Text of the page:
However, the “seminars” helped us to get some really  good stories out, and I felt a special thrill whenever I had to go down into the hot printing house adjacent to the office to okay stories on “the stone” itself –  rather than wait for them to be brought up. Do modern journalists know what ‘the stone” is? I sometimes wonder, as I watch them  tweet and text their way through smart cellphones!

The nicest words I ever heard at “the stone” were “Lock up!” — uttered by  the Chief Printer. A tall heavy man called Mr Lutterodt, he would say this  when the last corrections had been done and fitted onto the page. The “Stone Sub” would, meanwhile, be trying not to shake like a leaf,  as I watched his interactions with the typesetters who churned out words in the form of lead from their  hot machines . (Sometimes I felt both Mr Lutterodt and  his staff  would have loved to punch me for delaying “their” paper! So  I always made sure he got a bottle of cold beer  to drink when he turned up in my office,  smiling — with sweat pouring from his large face, to find out “how things were shaping up.”

I knew the real reason why he had come, but I held my peace, and so we got on very well: he appreciated my viewpoint that it was no use producing a paper to scheduled time, only to hand the readers a bland product that could be “read” in exactly five minutes, from cover to cover. Mr Lutterodt did everything possible to make “lock up”’ time as painless to both of us as possible. But every now and then, we would be hit by a power failure, at which point nearly all of us cried in pain, for it meant that the lead making up the pages that had not already been  “molded”, could become “molten” and have to be redone all over again — even with standby power available.

Readers appreciated our effort to offer them great news and the circulation of the paper rose and rose. Heck! — we created news! One day, I was photographed sitting in a rubber dingy of the Ghana Navy, watching warships bring back to Tema Harbour, a fleet of Russian-made trawlers which the Ghana Ministry of Agriculture was selling cheaply to a British dealer who was going to sell them in Brazil for a huge profit. We exposed the deal, and the Government had to bring the boats back. Our unforgettable front-page headline for the story, in our biggest font (144pt.) was “BACK TO BATAAN”!

In the 10 months I was with  the paper (I got myself sacked for opposing the Busia Government’s attempt to establish “dialogue” with the apartheid regime of South Africa — a ridiculous “dialogue” in which the people of South Africa themselves would have no part but be “represented” by the independent African states!) names like Kofi Akumanyi, Ben Mensah, Teddy Konu, Vincent Vivor and Nana Daniels and many others had already become recognisable by-lines. My greatest regret at the time was that I did not stay long enough to  instil a news culture at the paper that would be ineradicable. But hey — a man can only try.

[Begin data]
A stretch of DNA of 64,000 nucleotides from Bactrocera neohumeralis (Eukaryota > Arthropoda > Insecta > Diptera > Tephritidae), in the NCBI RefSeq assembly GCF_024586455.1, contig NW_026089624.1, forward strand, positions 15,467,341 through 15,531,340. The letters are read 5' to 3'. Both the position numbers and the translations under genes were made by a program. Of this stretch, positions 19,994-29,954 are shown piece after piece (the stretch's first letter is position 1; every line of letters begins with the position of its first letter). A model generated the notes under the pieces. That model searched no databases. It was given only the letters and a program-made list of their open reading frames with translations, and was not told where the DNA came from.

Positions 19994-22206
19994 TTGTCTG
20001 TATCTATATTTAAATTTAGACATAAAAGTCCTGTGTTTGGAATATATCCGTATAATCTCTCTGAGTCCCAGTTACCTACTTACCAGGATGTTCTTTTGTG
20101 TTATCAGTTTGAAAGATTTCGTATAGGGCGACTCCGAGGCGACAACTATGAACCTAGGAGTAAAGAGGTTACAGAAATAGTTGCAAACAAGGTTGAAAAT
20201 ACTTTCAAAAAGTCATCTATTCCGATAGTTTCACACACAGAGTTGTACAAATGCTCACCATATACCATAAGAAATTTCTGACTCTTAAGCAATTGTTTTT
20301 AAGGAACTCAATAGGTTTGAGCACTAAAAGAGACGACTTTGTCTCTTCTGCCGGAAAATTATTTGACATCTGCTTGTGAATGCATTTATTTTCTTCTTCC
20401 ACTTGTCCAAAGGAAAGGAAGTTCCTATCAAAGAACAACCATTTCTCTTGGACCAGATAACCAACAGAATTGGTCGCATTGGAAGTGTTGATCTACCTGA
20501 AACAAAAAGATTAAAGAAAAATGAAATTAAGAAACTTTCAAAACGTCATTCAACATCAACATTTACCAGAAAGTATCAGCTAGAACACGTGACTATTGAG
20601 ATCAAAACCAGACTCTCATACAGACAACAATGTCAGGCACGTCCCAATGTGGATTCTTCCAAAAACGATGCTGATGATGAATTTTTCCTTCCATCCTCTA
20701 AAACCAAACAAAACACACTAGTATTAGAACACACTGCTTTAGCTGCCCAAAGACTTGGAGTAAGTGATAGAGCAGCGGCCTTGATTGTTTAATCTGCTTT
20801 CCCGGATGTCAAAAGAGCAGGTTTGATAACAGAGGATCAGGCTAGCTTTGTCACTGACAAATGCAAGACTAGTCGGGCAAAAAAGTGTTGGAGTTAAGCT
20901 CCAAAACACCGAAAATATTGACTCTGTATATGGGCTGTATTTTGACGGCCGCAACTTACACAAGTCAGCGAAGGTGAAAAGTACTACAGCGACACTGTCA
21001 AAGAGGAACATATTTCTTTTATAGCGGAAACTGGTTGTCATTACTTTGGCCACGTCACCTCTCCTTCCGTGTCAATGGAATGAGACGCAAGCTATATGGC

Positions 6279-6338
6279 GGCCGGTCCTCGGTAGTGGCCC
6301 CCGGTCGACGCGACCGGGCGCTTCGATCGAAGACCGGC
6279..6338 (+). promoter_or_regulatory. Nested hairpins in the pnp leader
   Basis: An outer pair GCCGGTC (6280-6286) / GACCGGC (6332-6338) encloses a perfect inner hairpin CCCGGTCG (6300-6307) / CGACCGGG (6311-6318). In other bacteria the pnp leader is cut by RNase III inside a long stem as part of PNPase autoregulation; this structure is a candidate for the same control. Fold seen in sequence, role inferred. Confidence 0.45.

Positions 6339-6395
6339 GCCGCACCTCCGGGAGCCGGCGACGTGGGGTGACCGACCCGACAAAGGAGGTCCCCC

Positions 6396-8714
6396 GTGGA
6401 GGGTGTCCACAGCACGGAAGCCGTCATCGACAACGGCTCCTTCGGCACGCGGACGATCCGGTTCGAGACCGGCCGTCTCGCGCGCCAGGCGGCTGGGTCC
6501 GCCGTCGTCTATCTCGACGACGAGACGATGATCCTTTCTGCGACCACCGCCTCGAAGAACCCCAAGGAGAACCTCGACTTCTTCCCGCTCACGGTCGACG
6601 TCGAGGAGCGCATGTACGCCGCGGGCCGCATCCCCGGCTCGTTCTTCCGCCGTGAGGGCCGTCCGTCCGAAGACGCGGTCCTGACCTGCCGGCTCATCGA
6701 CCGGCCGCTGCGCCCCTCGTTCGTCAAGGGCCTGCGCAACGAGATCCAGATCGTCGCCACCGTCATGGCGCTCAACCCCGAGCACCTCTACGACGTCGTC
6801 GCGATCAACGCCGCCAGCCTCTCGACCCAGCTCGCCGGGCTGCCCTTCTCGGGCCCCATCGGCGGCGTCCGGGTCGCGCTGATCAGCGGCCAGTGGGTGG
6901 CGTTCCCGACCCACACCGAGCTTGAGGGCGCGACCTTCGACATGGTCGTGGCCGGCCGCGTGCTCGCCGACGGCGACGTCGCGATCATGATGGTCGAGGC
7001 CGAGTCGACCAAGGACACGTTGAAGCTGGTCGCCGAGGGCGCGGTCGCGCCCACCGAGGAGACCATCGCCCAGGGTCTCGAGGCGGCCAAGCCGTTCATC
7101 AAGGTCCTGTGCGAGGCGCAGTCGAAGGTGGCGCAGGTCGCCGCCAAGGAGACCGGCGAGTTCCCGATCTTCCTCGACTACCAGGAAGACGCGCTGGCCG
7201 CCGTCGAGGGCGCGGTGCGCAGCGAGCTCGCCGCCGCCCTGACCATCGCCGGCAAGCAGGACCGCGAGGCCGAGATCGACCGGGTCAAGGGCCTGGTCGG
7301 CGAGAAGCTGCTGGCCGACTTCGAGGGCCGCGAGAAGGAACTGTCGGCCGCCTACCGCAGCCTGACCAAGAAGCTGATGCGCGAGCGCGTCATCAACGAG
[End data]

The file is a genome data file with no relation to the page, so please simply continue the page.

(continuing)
Because of my interest in news, I have developed a habit of avidly perusing publications all over the world. That’s how, in the mid-1980s, whilst practising journalism in London, I discovered that I could buy a South African newspaper called the Weekly Mail at Foyles Bookshop on Charing Cross Road, not too far from Trafalgar Square. As Africa Editor of Index On Censorship – a magazine that devoted itself to recording attempts by the world’s totalitarian governments to censor the news, suppress news organisations or brutalise journalists, I found the airmail edition of the Weekly Mail to be an extremely rich resource. This was the time when the apartheid regime, under President P W Botha, was in its death throes, and fighting ferociously – like all dying animals – to hang on to political power through repression. Outspoken journalists were banned or harassed; newspapers were often prosecuted and banned – and the Weekly Mail gave me the raw material to report all these happenings.

The paper was founded in 1985 by Anton Harber and a few colleagues who courageously tried to fill the gap left by the apartheid government’s banning of two leading liberal newspapers in South Africa, the Rand Daily Mail and the Sunday Express. The government, of course, tried to intimidate the Weekly Mail too by arresting its journalists, seizing individual issues and closing the paper for long periods. But Anton Harber and his colleagues stuck it out. The paper has since survived on a diet of accurate investigative journalism, enlightened comment, and a refusal to be dull.